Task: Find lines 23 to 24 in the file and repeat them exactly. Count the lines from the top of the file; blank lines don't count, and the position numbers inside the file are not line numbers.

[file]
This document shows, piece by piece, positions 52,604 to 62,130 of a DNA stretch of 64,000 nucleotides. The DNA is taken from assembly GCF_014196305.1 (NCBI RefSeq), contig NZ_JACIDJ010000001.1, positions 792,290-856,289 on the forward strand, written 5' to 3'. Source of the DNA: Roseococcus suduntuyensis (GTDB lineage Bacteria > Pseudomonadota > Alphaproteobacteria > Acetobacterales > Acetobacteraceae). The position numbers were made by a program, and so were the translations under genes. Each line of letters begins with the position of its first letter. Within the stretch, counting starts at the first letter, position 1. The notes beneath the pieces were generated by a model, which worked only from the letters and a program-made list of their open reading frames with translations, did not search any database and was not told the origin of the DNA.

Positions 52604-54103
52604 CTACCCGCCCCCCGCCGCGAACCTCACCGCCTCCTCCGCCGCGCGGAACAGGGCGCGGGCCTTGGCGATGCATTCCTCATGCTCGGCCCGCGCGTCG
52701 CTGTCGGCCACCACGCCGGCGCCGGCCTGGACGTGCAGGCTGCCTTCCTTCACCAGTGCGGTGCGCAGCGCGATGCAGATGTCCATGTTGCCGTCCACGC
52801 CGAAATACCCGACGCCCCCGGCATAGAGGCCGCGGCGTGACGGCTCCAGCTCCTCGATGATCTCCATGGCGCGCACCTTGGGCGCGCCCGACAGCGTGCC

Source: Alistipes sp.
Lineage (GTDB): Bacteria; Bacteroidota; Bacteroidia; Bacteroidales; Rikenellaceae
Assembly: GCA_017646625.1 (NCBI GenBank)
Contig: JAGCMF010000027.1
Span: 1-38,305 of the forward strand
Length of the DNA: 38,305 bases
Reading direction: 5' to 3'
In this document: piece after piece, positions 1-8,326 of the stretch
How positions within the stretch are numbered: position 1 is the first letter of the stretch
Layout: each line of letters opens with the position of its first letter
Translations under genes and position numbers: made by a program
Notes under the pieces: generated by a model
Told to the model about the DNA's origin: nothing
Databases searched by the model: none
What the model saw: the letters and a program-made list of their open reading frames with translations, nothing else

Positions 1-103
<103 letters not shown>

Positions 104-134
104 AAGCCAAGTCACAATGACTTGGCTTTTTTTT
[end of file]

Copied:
Positions 104-134
104 AAGCCAAGTCACAATGACTTGGCTTTTTTTT